- Kotahi taimana - One diamond (YouTube)
Next follow the instructions in this video to create te kapu me te hoeha (cup and saucer):
- Cup and saucer (YouTube)
At 1:08 it is easier to think of going over two strings and ‘picking up the third string’ in that move. Note that the move where you use your mouth to shift the bottom of two strings over your thumbs (2:00 - ) is called ‘Navajoing your thumbs’ and is another algorithm common in whai.
The next whai your students might make is ngā taimana e rua (two diamonds) which builds on Opening A. Tell your students to make the standard opening before the video starts. Alert them that somewhere in the video they will need to Navajo their thumbs. Work through the video, with students supporting each other to create the ngā taimana e rua pattern. Alternatively give the students copies of Copymaster 4 that has the instructions in graphic form. The written form will be much harder to interpret.
Put the students into small groups of about three or four. Provide them with opportunity to become class experts in a particular whai pattern. Their job will be to teach the rest of the class how to make that pattern. Another YouTube chanel with many examples of string patterns is available at the link below:
Once your students have practised their whai in small groups invite them to teach others how to make their pattern. You could do this as a whole class or create expert-novice pairs.
For an interesting geometry challenge consider looking for different shapes within a whai pattern. For example the gate pattern looks like this
Ask your students what shapes they can see in the figure. Here are a few possibilities:
Some interesting points might arise such as:
- A three sided polygon is called a triangle, irrespective of the length of the sides, size of angles or orientation. The same is true of all five sided polygons being called pentagons and all six sided polygons being called hexagons.
- Non-regular means that all the sides and angles are not equal so a regular polygon, such as a square, must have equal sides and angles.
- The prefix ‘tapa’ means sides and the number name tells how many of those sides are in the shape, e.g. tapatoru means three sides (very helpful).
In this session students learn to play the traditional Māori game Mū Tōrere which is like a form of draughts. The original game is sometimes referred to as the wheke (octopus) game or the whetū (star) game due to the shape of the board. It is appropriate that students learn to play the game at the time of Matariki, since the Māori New Year is a time of engaging in cultural pastimes. The board (see Copymaster 5) has been altered to include the nine or seven stars of Matariki, dependent on the version of the game that is played.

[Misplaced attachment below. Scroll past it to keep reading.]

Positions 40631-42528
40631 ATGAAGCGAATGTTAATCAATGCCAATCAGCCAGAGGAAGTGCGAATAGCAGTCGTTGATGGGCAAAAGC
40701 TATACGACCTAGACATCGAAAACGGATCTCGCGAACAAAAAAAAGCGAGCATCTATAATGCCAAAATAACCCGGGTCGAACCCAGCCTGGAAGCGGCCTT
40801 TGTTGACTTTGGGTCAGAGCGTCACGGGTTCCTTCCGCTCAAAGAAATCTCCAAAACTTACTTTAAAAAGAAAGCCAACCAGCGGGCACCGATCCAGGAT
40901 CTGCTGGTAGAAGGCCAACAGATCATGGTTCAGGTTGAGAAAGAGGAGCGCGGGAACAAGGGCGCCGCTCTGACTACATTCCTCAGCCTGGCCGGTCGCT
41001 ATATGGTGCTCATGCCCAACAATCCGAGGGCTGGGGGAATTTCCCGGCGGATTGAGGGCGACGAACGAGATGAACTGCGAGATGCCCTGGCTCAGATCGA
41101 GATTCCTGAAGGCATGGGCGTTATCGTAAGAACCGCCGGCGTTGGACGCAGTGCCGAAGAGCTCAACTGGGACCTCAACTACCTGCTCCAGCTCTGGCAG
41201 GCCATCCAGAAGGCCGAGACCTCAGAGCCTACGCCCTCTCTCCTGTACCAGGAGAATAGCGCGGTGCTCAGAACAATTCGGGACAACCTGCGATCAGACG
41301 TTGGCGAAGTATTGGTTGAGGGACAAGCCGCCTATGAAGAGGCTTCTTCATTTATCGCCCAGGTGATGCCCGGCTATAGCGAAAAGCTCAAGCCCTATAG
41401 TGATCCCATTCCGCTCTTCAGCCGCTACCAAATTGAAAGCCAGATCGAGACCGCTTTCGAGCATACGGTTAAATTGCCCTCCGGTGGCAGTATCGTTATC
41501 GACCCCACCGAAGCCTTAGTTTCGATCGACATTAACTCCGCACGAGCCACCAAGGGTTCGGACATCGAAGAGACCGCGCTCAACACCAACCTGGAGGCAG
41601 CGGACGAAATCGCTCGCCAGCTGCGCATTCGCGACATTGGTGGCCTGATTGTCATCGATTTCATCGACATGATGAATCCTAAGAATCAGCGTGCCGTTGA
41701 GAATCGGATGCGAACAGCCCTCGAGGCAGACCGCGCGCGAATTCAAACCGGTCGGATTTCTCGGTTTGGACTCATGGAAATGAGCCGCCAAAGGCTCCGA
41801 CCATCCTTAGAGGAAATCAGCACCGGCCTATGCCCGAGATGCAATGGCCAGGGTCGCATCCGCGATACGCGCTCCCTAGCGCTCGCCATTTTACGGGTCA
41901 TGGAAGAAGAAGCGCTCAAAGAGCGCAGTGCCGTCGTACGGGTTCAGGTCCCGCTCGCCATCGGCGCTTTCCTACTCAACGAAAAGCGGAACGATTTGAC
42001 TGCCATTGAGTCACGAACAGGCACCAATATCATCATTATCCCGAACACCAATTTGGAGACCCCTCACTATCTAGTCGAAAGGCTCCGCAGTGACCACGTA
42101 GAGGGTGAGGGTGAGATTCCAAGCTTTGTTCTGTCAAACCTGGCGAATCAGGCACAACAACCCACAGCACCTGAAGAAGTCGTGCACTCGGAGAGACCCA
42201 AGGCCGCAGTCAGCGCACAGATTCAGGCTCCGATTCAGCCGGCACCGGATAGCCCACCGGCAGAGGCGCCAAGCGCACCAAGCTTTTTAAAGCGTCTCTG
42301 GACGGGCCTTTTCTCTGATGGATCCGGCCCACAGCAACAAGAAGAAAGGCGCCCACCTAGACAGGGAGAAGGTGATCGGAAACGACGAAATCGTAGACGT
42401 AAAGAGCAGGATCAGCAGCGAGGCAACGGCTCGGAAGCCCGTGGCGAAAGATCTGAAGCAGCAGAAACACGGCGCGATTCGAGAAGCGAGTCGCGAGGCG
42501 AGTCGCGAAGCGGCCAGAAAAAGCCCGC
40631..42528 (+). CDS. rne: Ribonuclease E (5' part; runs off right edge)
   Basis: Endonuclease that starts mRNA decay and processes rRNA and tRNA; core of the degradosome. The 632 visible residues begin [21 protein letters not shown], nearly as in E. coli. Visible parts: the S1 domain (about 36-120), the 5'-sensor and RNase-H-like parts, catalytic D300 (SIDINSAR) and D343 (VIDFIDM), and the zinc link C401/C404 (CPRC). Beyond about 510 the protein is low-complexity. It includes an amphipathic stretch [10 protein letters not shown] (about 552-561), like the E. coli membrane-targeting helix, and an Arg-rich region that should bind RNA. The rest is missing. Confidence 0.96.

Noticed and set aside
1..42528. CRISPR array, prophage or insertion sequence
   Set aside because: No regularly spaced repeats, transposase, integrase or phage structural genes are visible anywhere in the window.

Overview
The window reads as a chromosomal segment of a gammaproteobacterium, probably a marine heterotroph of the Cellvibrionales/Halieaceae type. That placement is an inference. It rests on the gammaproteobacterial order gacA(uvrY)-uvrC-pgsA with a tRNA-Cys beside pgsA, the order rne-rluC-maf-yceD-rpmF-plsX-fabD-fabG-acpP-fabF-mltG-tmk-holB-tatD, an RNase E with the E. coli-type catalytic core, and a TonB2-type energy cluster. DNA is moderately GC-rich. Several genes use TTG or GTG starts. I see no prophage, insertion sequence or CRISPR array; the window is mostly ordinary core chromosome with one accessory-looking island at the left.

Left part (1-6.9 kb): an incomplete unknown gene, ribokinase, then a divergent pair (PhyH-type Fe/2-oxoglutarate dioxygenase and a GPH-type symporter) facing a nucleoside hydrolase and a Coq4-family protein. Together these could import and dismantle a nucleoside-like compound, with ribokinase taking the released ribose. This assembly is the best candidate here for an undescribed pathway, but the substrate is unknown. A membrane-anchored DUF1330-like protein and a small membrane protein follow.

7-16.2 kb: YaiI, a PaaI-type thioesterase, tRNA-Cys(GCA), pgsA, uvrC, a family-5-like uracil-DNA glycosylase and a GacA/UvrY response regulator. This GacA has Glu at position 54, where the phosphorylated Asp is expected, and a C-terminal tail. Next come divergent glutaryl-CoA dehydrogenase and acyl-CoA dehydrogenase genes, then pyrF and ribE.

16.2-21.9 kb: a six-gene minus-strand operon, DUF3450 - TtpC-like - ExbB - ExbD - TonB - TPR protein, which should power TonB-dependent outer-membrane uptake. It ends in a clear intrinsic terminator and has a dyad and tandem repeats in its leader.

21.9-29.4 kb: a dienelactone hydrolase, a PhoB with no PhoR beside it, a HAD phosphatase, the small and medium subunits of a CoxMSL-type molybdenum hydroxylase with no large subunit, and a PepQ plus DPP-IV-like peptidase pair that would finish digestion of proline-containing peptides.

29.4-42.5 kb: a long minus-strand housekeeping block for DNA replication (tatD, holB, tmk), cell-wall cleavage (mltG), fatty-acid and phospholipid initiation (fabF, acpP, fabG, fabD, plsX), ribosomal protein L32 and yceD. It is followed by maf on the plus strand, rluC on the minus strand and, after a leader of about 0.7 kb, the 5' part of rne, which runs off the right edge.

You might introduce the Mū Tōrere Ngāwari (easy) version first since it is simpler and is a good lead in to the more complex original game. The game is played in pairs with each player needing three counters for the easy game and four counters for the original game. Their counters should be of one colour. The rules are included on the gameboards.
Let the students explore the easy game in pairs. Tell them that they need to record the winning position if one of them wins. Using black and grey for the counter colours can help to identify the arrangements that create wins. After they have played awhile bring the students together to share the winning positions. Create a set of diagrams. In these examples grey wins.
While they may look different the winning arrangements are actually the same, and are just rotations or reflections of one another. That can be demonstrated by putting the patterns of card and turning them.
What must be true for a player to win in the easy game?
The winner must occupy the centre circle, the opponent’s stones must be clustered together around the hexagon and the winner must have the ends of the cluster blocked of. You might try to find a winning arrangement by separating the loser’s stones into a group of two and one but there is no way for the other player to stop them moving.
Transfer to the original game that has the same set of moves but more winning arrangements. Ask the students to create winning arrangements on their board prior to playing the game. Create a gallery so the students can look for similarities and differences. Here are winning positions for black. Notice how all four, three and one, and two and two configurations of grey can all result in a victory to black but the winner must always occupy the centre. Discuss the similarity of winning arrangements to students create as the diagrams are reflected or rotated.
Is it possible to trap a player that has four ones, or two and two ones (as shown below)? Try colouring in four circles grey to achieve a trap. It is not possible.
Once winning positions have been analysed let the students play the game. Competitive games go for over thirty moves so tell your students to be patient and think ahead. An interesting idea is that players can always create a draw if they know what they are doing. Is that true?